"Slow" is not a powerful enough word to describe the process of creating a clay-animation feature film. Just ask Nick Park, creator of "Wallace...

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PHILADELPHIA — “Slow” is not a powerful enough word to describe the process of creating a clay-animation feature film.

Just ask Nick Park, creator of “Wallace & Gromit,” who spent five years working on the 85-minute “Wallace & Gromit: The Curse of the Were-Rabbit,” to be released Friday.

In this “first vegetarian horror movie,” as he calls it, inventor Wallace and his faithful dog, Gromit, have to find a humane way of ridding a local Giant Vegetable Competition of some pesky rabbits.

It took three years of writing, storyboarding, modeling and designing sets and characters before Park and his animators could start shooting the Plasticine (clay) figures whose skeletons are made of metal.

Filming the G-rated feature took a grueling two years, with the team culling a painstaking three seconds a day and two minutes a week of film.

Park, a director-producer-screenwriter perhaps best known for his 2000 film “Chicken Run,” is a three-time Oscar winner for his animated short films “Creature Comforts,” “The Wrong Trousers” and “A Close Shave.” “Trousers” and “Shave” starred Wallace and Gromit.

Park created the pair while a student at Sheffield Art School in his native England in the early 1980s, while working on “A Grand Day Out.” It was nominated for a best animated short Oscar in 1990, the year Park’s “Creature Comforts” won.

“I’m told that my work is very British. I don’t quite know what that means, but I guess it has something to do with understatement.”

Park calls the dog Gromit a “sidekick who’s actually the intelligent one. He’s the long-suffering companion of the rather daffy” Wallace, whom Park calls “a 50-something inventor bachelor who loves cheese and has lots of ideas.”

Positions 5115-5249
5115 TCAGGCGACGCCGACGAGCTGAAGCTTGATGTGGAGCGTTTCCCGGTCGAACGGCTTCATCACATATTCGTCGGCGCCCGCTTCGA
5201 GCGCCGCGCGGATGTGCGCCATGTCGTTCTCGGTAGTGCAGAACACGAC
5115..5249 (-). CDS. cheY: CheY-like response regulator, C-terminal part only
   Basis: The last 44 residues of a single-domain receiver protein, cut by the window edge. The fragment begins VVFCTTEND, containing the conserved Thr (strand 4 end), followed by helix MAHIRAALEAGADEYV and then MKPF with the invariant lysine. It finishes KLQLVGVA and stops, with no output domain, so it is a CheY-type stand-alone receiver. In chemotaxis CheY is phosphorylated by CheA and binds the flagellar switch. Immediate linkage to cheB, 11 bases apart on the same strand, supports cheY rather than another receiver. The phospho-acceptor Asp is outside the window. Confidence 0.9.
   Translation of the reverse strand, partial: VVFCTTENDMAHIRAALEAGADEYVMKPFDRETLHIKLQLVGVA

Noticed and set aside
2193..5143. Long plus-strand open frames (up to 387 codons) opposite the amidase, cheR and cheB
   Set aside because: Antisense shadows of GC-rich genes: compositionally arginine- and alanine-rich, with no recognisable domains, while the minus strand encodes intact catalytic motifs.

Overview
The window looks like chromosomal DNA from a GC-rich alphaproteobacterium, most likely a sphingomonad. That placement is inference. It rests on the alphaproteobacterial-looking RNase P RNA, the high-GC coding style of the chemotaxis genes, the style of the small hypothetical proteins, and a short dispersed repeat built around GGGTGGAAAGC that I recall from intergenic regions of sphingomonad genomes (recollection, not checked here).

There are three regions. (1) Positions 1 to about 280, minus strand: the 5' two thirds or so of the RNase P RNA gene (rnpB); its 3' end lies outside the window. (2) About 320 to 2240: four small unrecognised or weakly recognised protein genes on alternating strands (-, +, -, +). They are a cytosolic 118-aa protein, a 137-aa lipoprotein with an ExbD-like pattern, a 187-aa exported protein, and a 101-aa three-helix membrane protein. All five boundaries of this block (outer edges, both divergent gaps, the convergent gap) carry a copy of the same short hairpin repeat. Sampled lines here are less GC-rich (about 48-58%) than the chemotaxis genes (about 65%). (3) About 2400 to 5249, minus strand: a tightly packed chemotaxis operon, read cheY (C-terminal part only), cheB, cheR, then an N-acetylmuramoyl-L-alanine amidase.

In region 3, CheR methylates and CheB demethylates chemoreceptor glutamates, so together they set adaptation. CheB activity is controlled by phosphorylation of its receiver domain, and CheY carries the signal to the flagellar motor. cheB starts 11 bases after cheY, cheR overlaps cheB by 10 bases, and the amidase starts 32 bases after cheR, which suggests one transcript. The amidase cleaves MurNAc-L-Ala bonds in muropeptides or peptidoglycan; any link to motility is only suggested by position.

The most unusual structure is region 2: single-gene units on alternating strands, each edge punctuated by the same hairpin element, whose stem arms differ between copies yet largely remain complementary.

“I’ve seen my dad in him,” Park admits. “My dad was quite an eccentric, in a way. There was a certain attitude to him, and he liked to spend a lot of time in his shed. He was a carpenter. He’d have a go at anything.”

Together, Park adds, Wallace and Gromit are “like an elderly married couple, really. It’s a love-hate relationship but they always look out for one another.

“Wallace and Gromit are two sides of myself. Gromit is the quiet side that longs for peace and order; Wallace is the side that goes off on tangents.”

When Park was visiting New York to publicize the video version of “A Close Shave” in 1997, he accidentally left the figures of Wallace and Gromit in the trunk of a cab.

“It ended up getting us more publicity than we ever imagined. The headlines said, ‘British Oscar-winning stars lost in New York.’

“I didn’t have a receipt for the cab, so we couldn’t track it down,” he recalls. “But the driver brought them back the next day.”

For the record, the Wallace figure is 10 inches high, while Gromit measures 4 inches tall.

As for his inspiration, Park can’t really point to one — especially in the case of Gromit.

“I never had a dog,” he admits. “I know nothing about dogs.”